Saumitra Jha, Associate Professor of Political Economy at Stanford’s Graduate School of Business, will present results from his recent research on political economy. The failure to align the incentives of self-interested groups in favor of beneficial reform is often seen as a major cause of persistent underdevelopment around the world. However, much less is known about strategies that have been successful at overcoming such political economy challenges. One approach that holds much promise, and in fact appears to have had some historical success, is the provision of financial assets that align the interests of winners and potential losers from reform by providing claims on the future. This project analyzes the promise and limitations of financial instruments as a means for fostering broad political coalitions that favor beneficial reforms. It draws upon theory and empirical evidence from a range of historical cases in which financial assets have succeeded or failed at making politics less conflictual over time, focusing on three revolutionary states that subsequently led the world in economic growth: England, the early United States and Meiji Japan. Finally, the project draws upon the theory and the historical cases to assess the promise of finance in solving political economy challenges in contemporary settings.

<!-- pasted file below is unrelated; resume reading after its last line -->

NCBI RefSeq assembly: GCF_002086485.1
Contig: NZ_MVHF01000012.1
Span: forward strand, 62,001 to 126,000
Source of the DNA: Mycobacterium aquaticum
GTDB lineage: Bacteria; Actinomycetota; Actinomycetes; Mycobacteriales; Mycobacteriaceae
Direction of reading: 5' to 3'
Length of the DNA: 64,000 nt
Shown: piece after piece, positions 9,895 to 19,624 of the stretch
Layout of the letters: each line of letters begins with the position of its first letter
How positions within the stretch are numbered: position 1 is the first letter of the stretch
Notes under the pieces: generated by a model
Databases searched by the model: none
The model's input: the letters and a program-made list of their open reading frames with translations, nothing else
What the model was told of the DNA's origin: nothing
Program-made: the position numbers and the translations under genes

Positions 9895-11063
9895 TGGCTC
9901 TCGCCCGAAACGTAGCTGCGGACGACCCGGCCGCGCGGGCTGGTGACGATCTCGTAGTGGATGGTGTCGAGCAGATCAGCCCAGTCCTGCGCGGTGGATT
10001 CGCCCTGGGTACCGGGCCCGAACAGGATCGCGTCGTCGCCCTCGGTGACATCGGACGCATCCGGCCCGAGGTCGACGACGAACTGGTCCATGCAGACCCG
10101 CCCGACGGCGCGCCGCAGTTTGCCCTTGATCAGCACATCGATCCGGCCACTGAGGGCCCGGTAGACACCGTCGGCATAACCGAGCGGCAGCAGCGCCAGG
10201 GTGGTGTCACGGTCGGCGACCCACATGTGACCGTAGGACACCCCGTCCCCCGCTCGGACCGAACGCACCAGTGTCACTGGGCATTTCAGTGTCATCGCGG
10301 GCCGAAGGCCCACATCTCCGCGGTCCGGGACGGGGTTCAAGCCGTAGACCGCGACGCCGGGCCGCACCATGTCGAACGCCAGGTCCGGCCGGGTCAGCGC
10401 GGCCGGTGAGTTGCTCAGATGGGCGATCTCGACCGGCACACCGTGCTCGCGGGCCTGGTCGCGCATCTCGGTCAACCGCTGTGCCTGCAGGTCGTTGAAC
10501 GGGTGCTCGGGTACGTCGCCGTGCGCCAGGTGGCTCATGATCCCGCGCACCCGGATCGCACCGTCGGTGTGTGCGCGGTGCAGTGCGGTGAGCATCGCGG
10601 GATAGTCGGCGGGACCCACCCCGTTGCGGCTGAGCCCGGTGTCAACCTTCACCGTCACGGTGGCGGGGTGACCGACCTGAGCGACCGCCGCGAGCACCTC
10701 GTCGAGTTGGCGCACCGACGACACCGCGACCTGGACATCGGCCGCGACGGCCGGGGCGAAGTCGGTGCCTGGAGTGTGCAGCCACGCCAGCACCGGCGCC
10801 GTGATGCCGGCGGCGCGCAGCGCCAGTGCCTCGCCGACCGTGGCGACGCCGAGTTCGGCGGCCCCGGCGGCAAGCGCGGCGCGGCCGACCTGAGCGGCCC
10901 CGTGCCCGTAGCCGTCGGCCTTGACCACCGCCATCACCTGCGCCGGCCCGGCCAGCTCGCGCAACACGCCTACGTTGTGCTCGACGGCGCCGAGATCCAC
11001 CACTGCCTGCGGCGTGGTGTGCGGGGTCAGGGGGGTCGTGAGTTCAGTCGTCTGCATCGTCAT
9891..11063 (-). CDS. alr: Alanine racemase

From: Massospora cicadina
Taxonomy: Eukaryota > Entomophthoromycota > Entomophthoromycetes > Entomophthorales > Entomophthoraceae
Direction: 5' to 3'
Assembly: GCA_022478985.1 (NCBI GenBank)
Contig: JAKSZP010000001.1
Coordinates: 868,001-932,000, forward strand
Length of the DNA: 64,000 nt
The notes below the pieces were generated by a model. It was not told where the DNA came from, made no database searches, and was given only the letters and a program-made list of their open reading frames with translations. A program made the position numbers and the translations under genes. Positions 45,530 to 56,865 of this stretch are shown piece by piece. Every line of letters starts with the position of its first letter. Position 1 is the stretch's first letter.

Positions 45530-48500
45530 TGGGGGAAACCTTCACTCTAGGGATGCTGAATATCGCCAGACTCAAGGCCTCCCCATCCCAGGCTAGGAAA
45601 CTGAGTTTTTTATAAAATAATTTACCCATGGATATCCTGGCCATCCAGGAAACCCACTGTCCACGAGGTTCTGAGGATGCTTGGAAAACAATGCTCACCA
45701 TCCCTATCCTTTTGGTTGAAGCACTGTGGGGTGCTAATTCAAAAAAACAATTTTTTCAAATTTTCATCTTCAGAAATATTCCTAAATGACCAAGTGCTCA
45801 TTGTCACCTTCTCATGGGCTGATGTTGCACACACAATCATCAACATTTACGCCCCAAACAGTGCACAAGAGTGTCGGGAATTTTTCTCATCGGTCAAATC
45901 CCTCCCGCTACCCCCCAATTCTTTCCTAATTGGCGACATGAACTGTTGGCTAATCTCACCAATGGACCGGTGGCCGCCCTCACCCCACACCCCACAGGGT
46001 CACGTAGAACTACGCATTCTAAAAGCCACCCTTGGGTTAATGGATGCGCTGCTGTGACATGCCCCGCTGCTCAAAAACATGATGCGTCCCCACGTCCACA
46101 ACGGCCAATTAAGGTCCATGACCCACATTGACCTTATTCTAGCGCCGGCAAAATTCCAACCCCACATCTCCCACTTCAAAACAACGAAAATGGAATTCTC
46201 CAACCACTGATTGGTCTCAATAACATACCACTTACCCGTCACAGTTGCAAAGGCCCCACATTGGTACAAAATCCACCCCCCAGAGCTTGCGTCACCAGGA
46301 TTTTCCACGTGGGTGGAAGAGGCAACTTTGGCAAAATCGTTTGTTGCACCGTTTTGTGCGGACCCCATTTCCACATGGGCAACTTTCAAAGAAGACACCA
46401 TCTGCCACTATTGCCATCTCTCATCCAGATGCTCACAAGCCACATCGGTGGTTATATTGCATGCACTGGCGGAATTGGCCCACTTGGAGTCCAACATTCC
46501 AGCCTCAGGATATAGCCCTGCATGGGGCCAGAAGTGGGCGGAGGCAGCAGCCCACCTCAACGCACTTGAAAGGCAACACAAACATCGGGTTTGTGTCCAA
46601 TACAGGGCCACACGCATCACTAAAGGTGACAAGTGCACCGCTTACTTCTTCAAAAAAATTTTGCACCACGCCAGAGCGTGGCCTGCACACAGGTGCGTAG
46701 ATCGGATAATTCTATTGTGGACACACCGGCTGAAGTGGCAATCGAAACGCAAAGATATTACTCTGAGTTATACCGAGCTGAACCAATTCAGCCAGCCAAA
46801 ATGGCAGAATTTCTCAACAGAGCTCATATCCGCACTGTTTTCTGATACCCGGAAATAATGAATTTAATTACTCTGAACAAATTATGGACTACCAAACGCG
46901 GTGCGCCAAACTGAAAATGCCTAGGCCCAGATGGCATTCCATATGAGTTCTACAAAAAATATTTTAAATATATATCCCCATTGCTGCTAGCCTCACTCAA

Financial Innovations and Political Development: Evidence from Revolutionary England
Sharing the Future: Financial Innovation and Innovators in Solving the Political Economy Challenges of Development